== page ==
Written by Dave Herbert.
The A-Z Wellbeing Cards, developed in partnership between Jo Stockdale from Well Within Reach and IVE, have already made significant impacts on children and young people in nearly 100 settings. From primary and secondary schools to Youth Community Groups, from Sports Trusts to care teams, facilitators have witnessed the power of the resource to focus on the wellbeing of the child, following such a traumatic and difficult few years.
When the first lockdown struck in March 2020, IVE started to focus on how their Bridge work could have an immediate impact on the lives of children and young people most affected by the isolation and trauma of the pandemic. Following the success of Bags of Creativity, the Bridge team were considering further options when they began a conversation with Jo Stockdale, founder and trainer/consultant of Well Within Reach. Jo’s expertise in brain development in children, coupled with her ongoing work with families meant that she was the perfect partner for IVE. Indeed, Jo had begun a programme with the parents she worked with as soon as the first lockdown came into force, where she had sent out one wellbeing activity per day for them to action with their children. Jo gave them an alphabetical form and there began the genus of the idea that would later become the A-Z Wellbeing Cards. For instance, the ‘X is for Exchange’ card prompted opportunities for children to teach their parents a new skill, giving the children confidence at an extremely difficult time.
Jo and Verity Clarke, Programme Director of the Bridge, started working closely together on creating a resource that would make social and emotional growth integral to a learning setting, rather than as an added extra to be squeezed in, or as a planning-heavy intervention or programme. After further discussion, they decided to create the A-Z resource as playing cards. They wanted the resource to be fun, immediate and versatile, which also gave birth to the idea of the 4 additional ‘wild’ cards.
On each card there are 2 boxes. The larger box with a white background is primarily aimed at the adult leading the session. It explains the importance of the specific term. For instance, the ‘D is for decision-making’ card explains that when we give children opportunities to make decisions, we are in fact empowering them, and beginning the journey to a crucial life skill. In the second box, with a yellow background therefore, questions are there to be asked of the children themselves: what are you in charge of? How do you choose to trust yourself?
Versatility is at the heart of the resource. For instance, when Gemma Thornton, at Grimm & Co first trialled the cards with young people between the ages of 9 and 16, she could see the benefit of a physical activity connected to the cards. The young person would randomly pick a card and then be charged with creating a character of the word they’d selected. So, if they selected card number 14, and received ‘N is for Novelty’, they had to create a character that was the embodiment of novelty. This ensured that the young people fully understood the meaning of each word, and saw how the words could lead to action – the guiding principle behind the cards. They are not just there to provide useful words to be thought about, but to encourage activity and thus an active way of learning, to proactively and independently feel better during difficult times.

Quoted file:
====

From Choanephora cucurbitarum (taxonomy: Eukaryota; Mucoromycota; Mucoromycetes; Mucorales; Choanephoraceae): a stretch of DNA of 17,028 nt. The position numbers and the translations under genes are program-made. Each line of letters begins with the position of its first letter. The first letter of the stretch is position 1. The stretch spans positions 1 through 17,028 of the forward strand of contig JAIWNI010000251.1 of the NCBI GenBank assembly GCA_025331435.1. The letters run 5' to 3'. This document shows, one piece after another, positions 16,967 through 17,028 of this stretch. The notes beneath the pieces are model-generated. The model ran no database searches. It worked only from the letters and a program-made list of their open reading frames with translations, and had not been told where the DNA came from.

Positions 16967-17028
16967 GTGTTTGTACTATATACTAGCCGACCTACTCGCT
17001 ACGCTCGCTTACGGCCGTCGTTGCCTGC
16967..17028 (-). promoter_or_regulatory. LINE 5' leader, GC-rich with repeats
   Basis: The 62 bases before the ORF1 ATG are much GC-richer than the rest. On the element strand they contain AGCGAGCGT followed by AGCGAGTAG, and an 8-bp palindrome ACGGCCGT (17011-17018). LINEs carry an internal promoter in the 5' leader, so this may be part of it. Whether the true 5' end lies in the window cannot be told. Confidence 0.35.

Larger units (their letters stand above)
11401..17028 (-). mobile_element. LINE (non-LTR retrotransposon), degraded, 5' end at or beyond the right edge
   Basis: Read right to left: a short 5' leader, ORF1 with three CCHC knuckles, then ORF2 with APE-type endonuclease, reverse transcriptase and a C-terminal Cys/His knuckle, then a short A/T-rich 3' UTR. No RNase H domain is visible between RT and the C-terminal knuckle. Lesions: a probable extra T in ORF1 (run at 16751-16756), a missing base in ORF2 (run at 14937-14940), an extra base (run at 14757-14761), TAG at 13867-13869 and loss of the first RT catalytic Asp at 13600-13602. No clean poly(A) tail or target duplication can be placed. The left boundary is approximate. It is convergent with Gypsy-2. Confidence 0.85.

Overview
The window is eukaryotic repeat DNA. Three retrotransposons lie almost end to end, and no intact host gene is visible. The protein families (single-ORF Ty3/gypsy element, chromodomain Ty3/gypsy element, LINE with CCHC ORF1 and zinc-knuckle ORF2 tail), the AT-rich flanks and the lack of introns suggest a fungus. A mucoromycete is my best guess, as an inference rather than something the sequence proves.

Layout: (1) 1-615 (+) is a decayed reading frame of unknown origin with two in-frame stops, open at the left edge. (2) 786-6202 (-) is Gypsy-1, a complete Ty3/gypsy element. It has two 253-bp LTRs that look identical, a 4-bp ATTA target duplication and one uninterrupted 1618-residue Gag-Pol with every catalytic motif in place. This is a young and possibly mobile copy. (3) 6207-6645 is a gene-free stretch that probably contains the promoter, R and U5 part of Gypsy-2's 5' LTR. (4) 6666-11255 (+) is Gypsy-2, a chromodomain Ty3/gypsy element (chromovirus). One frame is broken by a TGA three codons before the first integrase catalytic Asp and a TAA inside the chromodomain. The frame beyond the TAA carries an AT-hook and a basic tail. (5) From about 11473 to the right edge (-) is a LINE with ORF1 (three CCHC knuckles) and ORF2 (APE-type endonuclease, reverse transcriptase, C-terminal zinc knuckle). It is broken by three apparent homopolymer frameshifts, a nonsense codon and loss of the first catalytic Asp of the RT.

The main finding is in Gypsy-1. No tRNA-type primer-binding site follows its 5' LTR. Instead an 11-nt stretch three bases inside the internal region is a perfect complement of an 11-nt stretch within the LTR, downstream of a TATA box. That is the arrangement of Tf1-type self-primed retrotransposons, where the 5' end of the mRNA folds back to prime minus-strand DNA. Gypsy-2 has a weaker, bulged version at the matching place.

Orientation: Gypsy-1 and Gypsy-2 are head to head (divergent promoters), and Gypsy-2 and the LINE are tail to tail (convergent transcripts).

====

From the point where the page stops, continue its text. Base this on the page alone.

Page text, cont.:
For Kirsty Bilton, Lead Facilitator for Mind Matters for Education, it was the power of the cards to generate discussion that first stood out. Always on the lookout for new ways to enable the young people to find their voice, Kirsty loved that the cards are activity-based, and the ‘B is for Beginnings’ card led to a completely new start to her session:
[The activities] started a prompt for some fun creative work For example we worked on ‘Hello rituals’ for beginnings, using actions, words, rap, dance moves, to create a greeting that was fun.”
The cards have already proved to make a profound difference to relationships in some settings. Pat Moore, tutor and freelance artist, used them in one-to-one activities in a school. The school had been working on the phrase ‘I believe you’ when addressing conflict situations. For Pat, the ‘V is for Validate’ card stood out, as what the child really needs is validation for their feelings:
I think it is right to communicate “I get it” and “I hear you”, rather than to be pushed into a corner and expected to say, “I believe you.” This card has helped me to clarify the difficulty of making my explanation clear to an adult with another perspective.
For Sarah Osborne, a Drama Practitioner, it is the presence of the Wild Cards that really stands out. For instance, in situations where young people are experiencing stress or anxiety, the ability to pause the workshop and use the ‘Let’s Get Curious’ card is extremely valuable. By asking the young people to look around the space and identify colours, shapes and sounds, she can bring them back to mindfulness and calmness. As the young people are aware of these, it also empowers them to grab a ‘Time to Reset’ card if they are feeling lost or confused.
So far, of the nearly 100 settings that have used the cards, it is the enormous range of ways of using them that has proved to be their real power. Jo Stockdale loves the idea of hiding them around a space so the activities begin with a scavenger hunt!
However they are used, the A-Z Wellbeing Cards are an invaluable way of ensuring that children and young people’s mental health is at the forefront of creative practice; and equally valuable is the role of the facilitator in developing and re-inventing new and creative ways to use them.
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